Want to smell in virtual reality? A Vermont-based startup has the technology

OVR Technology co-founder Andrew Wisniewski shows how his company's technology allows users to smell in virtual reality. (Mikaela Lefrak/VPR)
OVR Technology co-founder Andrew Wisniewski shows how his company's technology allows users to smell in virtual reality. (Mikaela Lefrak/VPR)

The virtual reality market is expanding rapidly. Put on a VR headset, and you can play a video game, host a work meeting or even do a guided meditation, all while exploring what feels like a three-dimensional virtual space.

Now, thanks to a Burlington, Vermont-based tech startup, you can also smell.

OVR Technology is one of a handful of companies developing scent technology for virtual reality.

"What we wanted to do was, as accurately as possible, recreate how we experience smell in the real world in the virtual world," said Andrew Wisniewski, OVR's CEO and co-founder.

At the company's headquarters at Hula in Burlington's South End, Wisniewski held his company's signature device in the palm of his hand: a black cartridge that snaps onto a VR headset and fits over the nose. Inside the cartridge are vials of scents manufactured in the OVR lab.

Users testing out the device can try out demos like picking and smelling a virtual rose. When you pull the rose away, the smell instantly disappears instead of lingering like a perfume. That effect is due to the OVR hardware.

At first it feels a bit like a modern day Smell-o-Vision, Hollywood's attempt from the late 1950s and early 1960s to incorporate scent into movies. A machine would pump odors into movie theaters corresponding with the action on screen, like the smell of gun smoke during a shootout.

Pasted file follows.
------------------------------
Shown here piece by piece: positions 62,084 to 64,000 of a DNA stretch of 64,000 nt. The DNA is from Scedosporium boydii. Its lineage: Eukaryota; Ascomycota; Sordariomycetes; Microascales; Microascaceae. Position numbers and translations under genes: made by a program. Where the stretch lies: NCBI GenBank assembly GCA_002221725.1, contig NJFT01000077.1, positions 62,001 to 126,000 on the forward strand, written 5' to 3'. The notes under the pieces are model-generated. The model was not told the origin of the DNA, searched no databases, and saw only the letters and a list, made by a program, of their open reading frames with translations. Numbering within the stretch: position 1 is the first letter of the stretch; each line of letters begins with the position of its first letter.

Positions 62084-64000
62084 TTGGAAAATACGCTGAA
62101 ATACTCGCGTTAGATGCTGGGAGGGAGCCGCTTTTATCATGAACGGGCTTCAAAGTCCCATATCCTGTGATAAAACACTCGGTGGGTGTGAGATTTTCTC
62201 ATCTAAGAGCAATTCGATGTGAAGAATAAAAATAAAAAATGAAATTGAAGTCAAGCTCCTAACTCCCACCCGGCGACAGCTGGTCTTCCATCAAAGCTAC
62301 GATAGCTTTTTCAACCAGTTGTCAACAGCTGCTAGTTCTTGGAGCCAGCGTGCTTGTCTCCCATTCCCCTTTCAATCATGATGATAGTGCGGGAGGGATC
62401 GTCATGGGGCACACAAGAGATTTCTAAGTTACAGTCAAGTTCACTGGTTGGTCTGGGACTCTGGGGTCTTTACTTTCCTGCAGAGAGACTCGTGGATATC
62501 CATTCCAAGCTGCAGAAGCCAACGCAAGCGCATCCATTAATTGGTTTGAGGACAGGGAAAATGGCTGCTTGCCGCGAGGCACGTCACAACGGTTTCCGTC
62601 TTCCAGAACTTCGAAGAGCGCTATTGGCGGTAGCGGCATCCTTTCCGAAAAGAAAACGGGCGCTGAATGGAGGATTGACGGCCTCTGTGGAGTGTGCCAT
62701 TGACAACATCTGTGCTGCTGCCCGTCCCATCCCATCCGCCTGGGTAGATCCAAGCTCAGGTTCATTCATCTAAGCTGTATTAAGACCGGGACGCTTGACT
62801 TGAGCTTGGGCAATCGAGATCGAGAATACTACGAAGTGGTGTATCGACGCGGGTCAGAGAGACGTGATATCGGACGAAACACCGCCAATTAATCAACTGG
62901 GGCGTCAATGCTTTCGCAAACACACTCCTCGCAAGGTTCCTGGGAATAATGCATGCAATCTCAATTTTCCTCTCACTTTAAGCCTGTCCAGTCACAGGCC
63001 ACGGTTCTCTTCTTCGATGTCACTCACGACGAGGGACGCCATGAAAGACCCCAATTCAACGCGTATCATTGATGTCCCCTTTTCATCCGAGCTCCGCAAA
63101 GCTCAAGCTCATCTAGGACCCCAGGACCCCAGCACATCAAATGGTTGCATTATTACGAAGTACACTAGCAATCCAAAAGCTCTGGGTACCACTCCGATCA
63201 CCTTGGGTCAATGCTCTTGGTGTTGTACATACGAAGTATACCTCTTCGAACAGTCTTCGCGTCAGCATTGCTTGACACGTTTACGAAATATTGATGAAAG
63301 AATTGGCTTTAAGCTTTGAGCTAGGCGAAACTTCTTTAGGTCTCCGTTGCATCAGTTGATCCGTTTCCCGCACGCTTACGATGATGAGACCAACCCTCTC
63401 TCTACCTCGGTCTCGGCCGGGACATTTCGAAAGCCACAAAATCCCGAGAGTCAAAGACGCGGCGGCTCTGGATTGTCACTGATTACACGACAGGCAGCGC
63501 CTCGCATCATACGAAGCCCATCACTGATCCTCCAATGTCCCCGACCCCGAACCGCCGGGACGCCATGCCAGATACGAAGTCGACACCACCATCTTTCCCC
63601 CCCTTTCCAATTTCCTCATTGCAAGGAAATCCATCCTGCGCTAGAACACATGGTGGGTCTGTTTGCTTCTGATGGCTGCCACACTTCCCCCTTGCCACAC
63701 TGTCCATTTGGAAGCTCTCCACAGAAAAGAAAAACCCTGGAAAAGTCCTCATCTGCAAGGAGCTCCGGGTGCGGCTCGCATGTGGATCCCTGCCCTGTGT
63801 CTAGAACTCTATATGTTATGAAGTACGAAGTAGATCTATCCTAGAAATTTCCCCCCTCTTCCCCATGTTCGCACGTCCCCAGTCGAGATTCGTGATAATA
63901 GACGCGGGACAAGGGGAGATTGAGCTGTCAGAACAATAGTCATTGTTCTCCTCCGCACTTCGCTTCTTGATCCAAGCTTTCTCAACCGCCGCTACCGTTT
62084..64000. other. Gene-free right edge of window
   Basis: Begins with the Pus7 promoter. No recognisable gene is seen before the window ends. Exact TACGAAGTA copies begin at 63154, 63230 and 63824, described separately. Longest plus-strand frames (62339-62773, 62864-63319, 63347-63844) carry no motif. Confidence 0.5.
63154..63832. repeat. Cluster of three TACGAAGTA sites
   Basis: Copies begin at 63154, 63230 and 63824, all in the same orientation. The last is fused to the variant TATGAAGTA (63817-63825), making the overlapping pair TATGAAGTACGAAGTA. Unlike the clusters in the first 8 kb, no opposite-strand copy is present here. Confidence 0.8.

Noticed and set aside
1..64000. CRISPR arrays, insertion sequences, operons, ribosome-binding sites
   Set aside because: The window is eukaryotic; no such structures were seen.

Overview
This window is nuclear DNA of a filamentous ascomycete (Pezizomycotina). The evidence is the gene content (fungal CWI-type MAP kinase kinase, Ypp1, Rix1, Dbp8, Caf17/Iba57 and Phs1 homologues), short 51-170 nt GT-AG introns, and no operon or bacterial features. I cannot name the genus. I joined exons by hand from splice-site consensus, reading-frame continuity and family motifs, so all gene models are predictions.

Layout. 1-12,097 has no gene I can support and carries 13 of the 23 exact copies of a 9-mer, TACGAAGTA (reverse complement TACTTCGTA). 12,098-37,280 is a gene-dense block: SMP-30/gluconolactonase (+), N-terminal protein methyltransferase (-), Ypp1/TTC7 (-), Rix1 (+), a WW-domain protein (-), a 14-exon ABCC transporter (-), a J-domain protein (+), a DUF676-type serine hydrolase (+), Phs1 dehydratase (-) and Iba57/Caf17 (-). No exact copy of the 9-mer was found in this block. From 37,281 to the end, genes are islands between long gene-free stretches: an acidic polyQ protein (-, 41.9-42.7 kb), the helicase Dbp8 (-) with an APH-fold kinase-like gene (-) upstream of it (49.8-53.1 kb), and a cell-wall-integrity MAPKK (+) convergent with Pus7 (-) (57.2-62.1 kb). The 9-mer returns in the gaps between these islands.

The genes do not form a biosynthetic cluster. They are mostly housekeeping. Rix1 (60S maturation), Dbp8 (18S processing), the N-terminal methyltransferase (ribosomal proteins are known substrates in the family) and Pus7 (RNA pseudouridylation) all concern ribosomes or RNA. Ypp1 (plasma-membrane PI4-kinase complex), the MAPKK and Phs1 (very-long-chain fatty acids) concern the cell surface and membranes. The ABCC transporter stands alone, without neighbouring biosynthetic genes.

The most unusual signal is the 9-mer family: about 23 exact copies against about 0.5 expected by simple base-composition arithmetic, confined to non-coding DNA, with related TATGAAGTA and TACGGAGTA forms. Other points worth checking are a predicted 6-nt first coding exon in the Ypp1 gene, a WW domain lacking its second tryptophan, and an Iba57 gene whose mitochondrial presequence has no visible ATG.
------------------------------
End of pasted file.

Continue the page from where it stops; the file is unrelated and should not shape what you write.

The Smell-o-Vision technology never worked well — the various smells would mix together, and some parts of the theater would be inundated with scents while other parts would get none at all.

But Hollywood was onto something, according to Judith Amores, a research fellow at Massachusetts General Hospital and Harvard Medical School. Her work is focused on scent and virtual reality.

"People don’t really appreciate the sense of smell," she said. "It’s actually so important, it’s so unexplored, and it’s so powerful."

Sarah Socia, OVR Technology's VP of scentware, fills vials of scents. (Mikaela Lefrak/VPR)
Sarah Socia, OVR Technology's VP of scentware, fills vials of scents. (Mikaela Lefrak/VPR)

Just ask anyone who lost their sense of smell after contracting COVID-19. According to one survey out of Virginia, more than half of respondents said life felt less enjoyable after losing their sense of smell or taste.

Amores says smell also helps us create memories. And for virtual reality to feel like reality, it needs smell.

"The smell of your grandma, or the particular perfume of someone — I think those are very very powerful," Amores said. "It’s not the same as seeing the image."

Reproducing real world odors with chemicals in a lab is extremely difficult, but it's that work that Wisniewski loves.